By Richard Godmon, tax partner at Menzies LLP
On 29 November George Osborne will deliver the government’s autumn statement and outline the coalition’s economic plan. Menzies’ Richard Godmon outlines the proposals he would like to see included in the Chancellor’s autumn statement for small and medium-sized businesses. In his opinion, business owners need clear incentives to invest, plan for growth and take on new employees.
Simplify the tax system to encourage sound business planning, not tax avoidance
The UK offers excellent corporate tax incentives, especially for R&D and capital allowances, but they are too complex. Uptake has been so low you would be forgiven for thinking they are a national secret. We have the curious paradox where people are put off at the first sign of complexity from official government schemes, but many will pay for complex tax products that offer no guarantee of success, only a high chance of a tax investigation.
The complex system and high income tax rates encourage schemes to exploit flawed legislation and loopholes in the law at the expense of solid business planning. It has resulted in a stalking game with HM Revenue and Customs that has distracted business owners from seeking strategic advice on achieving long-term growth.
Measures to make it easier for companies to take on new employees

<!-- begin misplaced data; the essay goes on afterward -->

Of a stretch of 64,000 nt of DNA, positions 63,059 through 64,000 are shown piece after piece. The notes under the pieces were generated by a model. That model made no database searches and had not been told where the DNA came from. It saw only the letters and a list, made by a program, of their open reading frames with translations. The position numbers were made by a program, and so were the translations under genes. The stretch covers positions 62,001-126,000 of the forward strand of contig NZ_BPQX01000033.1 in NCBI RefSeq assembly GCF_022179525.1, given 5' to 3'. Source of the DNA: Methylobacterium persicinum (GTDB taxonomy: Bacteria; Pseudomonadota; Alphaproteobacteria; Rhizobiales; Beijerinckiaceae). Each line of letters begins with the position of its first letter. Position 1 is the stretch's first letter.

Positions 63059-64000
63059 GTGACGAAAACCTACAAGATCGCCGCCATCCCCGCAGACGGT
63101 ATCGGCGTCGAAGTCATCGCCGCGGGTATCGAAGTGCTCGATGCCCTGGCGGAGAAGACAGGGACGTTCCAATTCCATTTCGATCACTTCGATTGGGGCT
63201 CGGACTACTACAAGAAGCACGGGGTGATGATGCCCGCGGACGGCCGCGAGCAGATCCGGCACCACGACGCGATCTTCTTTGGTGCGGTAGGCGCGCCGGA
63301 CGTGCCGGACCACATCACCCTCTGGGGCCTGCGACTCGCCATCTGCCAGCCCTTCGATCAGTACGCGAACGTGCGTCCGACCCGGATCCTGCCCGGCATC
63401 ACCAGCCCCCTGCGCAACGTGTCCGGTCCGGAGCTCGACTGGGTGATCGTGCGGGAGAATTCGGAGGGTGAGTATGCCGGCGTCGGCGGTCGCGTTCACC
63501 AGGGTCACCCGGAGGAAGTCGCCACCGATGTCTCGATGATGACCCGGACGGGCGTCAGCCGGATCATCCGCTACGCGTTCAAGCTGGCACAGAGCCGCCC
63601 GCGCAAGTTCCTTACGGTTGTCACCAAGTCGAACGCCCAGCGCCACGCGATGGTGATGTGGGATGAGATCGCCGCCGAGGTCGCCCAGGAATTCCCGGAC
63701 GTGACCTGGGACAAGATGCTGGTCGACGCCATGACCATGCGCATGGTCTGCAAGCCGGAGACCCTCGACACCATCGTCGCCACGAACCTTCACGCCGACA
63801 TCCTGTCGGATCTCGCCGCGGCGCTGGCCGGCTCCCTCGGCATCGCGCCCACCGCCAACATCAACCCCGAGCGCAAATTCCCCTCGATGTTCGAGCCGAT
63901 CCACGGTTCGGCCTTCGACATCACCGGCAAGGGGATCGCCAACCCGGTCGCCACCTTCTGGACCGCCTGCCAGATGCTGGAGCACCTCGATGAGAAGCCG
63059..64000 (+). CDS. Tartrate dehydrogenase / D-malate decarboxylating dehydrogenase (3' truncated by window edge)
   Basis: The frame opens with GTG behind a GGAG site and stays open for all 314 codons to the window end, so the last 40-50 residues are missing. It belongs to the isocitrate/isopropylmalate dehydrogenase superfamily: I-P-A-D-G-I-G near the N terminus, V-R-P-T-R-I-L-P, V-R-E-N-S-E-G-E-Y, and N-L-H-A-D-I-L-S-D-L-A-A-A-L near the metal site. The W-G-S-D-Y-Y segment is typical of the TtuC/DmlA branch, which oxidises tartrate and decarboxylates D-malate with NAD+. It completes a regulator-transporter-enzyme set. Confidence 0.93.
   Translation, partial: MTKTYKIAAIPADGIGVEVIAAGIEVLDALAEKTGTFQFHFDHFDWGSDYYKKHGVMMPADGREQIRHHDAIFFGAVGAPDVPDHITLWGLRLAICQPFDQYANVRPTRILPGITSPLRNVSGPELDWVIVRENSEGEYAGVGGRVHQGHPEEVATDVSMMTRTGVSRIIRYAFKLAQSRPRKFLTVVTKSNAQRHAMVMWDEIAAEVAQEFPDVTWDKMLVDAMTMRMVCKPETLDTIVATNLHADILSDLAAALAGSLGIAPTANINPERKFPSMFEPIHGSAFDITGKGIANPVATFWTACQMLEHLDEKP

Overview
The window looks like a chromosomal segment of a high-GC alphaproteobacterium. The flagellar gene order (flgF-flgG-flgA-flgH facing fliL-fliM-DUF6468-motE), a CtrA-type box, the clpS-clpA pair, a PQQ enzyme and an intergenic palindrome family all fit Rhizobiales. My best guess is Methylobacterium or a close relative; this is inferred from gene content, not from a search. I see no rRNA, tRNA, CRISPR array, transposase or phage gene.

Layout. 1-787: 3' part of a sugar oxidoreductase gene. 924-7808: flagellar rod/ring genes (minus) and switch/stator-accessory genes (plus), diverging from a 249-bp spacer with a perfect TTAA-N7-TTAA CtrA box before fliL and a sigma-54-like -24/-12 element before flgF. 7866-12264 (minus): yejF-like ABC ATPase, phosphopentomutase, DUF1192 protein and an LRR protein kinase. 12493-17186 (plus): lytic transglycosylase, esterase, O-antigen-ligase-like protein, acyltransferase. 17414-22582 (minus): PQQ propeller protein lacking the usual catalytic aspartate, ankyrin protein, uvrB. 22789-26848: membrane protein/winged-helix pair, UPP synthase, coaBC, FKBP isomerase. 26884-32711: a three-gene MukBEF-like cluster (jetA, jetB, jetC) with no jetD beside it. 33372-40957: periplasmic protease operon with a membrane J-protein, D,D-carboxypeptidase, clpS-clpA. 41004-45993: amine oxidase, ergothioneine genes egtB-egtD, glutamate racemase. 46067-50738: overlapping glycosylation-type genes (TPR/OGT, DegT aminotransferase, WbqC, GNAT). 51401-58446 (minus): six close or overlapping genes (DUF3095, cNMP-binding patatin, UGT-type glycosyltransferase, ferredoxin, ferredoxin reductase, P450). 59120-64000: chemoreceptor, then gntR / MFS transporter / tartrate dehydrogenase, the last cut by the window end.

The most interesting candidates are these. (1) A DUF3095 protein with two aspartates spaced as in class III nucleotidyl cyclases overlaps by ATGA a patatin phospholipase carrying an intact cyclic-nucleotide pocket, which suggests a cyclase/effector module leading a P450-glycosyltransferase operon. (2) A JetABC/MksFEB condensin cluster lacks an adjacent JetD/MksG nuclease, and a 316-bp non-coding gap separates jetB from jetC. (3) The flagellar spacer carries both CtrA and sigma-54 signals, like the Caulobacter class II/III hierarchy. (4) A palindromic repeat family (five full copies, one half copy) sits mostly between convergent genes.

Business owners are not recruiting because they are frightened of the cost. SMEs account for 59% of private sector employment (Source: Department for Business Innovation and Skill, May 2011), yet they are given little encouragement to recruit. In the last ten years employers’ NI has increased by 16% (from 11.9% to 13.8%).
The gradual increase in NICs should be reversed. Businesses think twice about taking on additional staff because of the NIC cost and outside investors are put off by the high rates, which are unattractive compared to other countries.
Reduce personal tax — it is the “seed capital” for stimulating growth
We hope to see cuts in income tax in order to increase consumer and business spending. As well as scrapping the 50% rate, we would like to see personal allowance increased to £15,000 and the 20% rate threshold increased to £45,000.
This would give low and middle-income earners much more disposable income and provide a feel-good factor that should translate into more spending. Removing the 50% rate, regardless of how much revenue it raises, will send a clear message to outside investors that the UK is open for business.
Enhanced corporate tax breaks for infrastructure investment
Corporate tax rates are falling, but more is needed to encourage investment in infrastructure. We would like to see the Capital Allowances scheme enhanced by providing higher allowances for spending on infrastructure such as mass transport, broadband, public housing, etc. This could be operated in a similar way as the R&D tax credit scheme.
Tax breaks to encourage self-investment
We would like to see tax breaks for companies that use their own funds to finance investment. The current system encourages borrowing because interest payments are tax deductible — using savings provides no tax benefit. If companies received tax relief for reinvesting their own funds, they might be more inclined to invest, rather than seek out bank debt or leave funds earning next to nothing.
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